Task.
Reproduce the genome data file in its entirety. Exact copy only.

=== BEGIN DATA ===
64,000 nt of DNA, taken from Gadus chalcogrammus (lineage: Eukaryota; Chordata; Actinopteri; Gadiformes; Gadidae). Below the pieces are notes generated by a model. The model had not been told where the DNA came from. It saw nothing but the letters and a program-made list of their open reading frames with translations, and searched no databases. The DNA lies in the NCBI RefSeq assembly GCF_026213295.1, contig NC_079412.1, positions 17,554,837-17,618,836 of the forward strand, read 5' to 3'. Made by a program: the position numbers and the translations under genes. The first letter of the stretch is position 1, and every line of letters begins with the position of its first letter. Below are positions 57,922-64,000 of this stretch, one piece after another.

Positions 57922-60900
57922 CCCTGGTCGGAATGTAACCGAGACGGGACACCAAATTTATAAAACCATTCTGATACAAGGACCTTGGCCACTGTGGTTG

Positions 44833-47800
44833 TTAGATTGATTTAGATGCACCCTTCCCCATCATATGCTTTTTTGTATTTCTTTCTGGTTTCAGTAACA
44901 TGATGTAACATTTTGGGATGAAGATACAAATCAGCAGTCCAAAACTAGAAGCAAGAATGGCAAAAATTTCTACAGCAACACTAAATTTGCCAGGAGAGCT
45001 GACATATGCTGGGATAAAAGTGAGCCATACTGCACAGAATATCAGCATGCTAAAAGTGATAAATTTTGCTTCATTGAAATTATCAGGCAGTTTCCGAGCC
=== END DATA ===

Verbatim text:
64,000 nt of DNA, taken from Gadus chalcogrammus (lineage: Eukaryota; Chordata; Actinopteri; Gadiformes; Gadidae). Below the pieces are notes generated by a model. The model had not been told where the DNA came from. It saw nothing but the letters and a program-made list of their open reading frames with translations, and searched no databases. The DNA lies in the NCBI RefSeq assembly GCF_026213295.1, contig NC_079412.1, positions 17,554,837-17,618,836 of the forward strand, read 5' to 3'. Made by a program: the position numbers and the translations under genes. The first letter of the stretch is position 1, and every line of letters begins with the position of its first letter. Below are positions 57,922-64,000 of this stretch, one piece after another.

Positions 57922-60900
57922 CCCTGGTCGGAATGTAACCGAGACGGGACACCAAATTTATAAAACCATTCTGATACAAGGACCTTGGCCACTGTGGTTG

Positions 44833-47800
44833 TTAGATTGATTTAGATGCACCCTTCCCCATCATATGCTTTTTTGTATTTCTTTCTGGTTTCAGTAACA
44901 TGATGTAACATTTTGGGATGAAGATACAAATCAGCAGTCCAAAACTAGAAGCAAGAATGGCAAAAATTTCTACAGCAACACTAAATTTGCCAGGAGAGCT
45001 GACATATGCTGGGATAAAAGTGAGCCATACTGCACAGAATATCAGCATGCTAAAAGTGATAAATTTTGCTTCATTGAAATTATCAGGCAGTTTCCGAGCC